Academic Autoethnographies: Inside Teaching in Higher Education
Date Reviewed: May 28, 2017
The editors of this book are based in a School of Education at a South African university where they teach and research in the academic specializations of Teacher Development Studies (Daisy and Kathleen) and Educational Leadership and Management (Inbanathan) (2). There are thirteen chapters that identify how each utilizes autoethnography within South African higher education. Each author discusses their personal and/or professional narrative of lived experiences as a doctoral student, researcher, or educator within South African higher education. Even though the book is written from a South African higher education viewpoint, the strength of the book is its usefulness to academics who are interested in learning how to be self-reflective, find their authentic voice, and use creative measures (photos, poems, storyboards, exhibitions, journals, metaphor drawings, and so forth) to share their experiences to a wider community within and outside of academia. The book invites readers to experience autoethnographic research as a challenging, complex, and potentially transformative methodology for facilitating sociocultural understandings of academic selves and of teaching in higher education (14). Within the book, autoethnography is defined in multiple ways by different practitioners. However, one key definition is “autoethnography has potential to deepen and extend our understandings of lived educational experiences through the articulation and acknowledgment of how selves are sociocultural, political, and historical (14).” Each chapter’s author focuses on a lived educational experience for which they use autoethnography as their method of self-reflexive research.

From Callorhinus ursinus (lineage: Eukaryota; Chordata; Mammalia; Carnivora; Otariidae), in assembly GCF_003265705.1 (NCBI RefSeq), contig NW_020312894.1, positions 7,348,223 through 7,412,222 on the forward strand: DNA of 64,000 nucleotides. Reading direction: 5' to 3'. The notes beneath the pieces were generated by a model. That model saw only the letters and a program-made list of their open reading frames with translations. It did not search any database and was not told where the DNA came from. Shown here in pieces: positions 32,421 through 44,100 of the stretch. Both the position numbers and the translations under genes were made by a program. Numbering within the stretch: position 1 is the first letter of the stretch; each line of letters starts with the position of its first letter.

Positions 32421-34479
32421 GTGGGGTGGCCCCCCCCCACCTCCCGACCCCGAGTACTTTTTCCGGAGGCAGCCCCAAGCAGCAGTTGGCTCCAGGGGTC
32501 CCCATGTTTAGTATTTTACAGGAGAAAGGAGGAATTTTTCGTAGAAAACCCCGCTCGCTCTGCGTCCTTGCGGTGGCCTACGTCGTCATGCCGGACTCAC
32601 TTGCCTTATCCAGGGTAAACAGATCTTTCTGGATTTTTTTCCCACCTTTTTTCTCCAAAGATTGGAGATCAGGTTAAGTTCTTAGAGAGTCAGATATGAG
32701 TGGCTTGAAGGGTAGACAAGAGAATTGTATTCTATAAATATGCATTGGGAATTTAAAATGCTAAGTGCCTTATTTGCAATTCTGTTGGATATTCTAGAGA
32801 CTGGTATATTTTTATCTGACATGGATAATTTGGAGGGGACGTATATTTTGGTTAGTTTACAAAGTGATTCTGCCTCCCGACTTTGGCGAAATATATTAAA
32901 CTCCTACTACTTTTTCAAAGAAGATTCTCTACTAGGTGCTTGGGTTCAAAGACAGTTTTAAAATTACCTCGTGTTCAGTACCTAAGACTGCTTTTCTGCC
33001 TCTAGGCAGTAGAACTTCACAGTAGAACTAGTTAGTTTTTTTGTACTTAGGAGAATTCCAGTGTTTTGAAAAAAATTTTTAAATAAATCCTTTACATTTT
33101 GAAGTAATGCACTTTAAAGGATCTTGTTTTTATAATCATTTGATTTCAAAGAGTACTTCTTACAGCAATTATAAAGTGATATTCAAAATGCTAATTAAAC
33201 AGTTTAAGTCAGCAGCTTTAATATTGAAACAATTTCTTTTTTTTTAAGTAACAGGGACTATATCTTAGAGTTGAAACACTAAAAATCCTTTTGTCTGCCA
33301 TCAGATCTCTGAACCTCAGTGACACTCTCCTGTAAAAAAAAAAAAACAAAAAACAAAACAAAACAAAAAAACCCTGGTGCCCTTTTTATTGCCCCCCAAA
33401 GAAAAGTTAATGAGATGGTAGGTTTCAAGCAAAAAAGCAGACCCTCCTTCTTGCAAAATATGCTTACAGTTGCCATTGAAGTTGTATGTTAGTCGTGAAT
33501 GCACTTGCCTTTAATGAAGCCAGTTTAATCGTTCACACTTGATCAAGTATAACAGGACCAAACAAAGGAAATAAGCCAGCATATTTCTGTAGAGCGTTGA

Liz Harrison (chapter 2) sought to write an authoethnography “that is ethnographic in its methodological orientation, cultural in its interpretive orientation, and autobiographical in its content orientation” (Chang 2008, 48). She focuses on how she came to give weight to her voice and the opportunities afforded her to speak for change within higher education. Lasse Reinikainen and Helene Zetterstrom Dahlqvist (chapter 5) focus on how as teachers and researchers there is a challenge to find ways to teach about issues connected to complex and abstract societal structures, especially if teachers want students to understand and make connections to their own individual experiences (70). They used the art of curating an exhibit as a form of self-reflexivity and writing about the ethical issues of the process. They explore the thought-provoking question – “Is there social change in you?” Their emphasis is on the vulnerability of teachers moving from private (personal) to public (shared) experiences with their students.
The remainder of the book is equally valuable for educators implementing autoethnography using visual art (poems, exhibits, storyboards, photography, family history, and so forth). The book accomplishes much in the short space of thirteen well-structured chapters. It is an important resource for those seeking to use autoethnography to improve their teaching.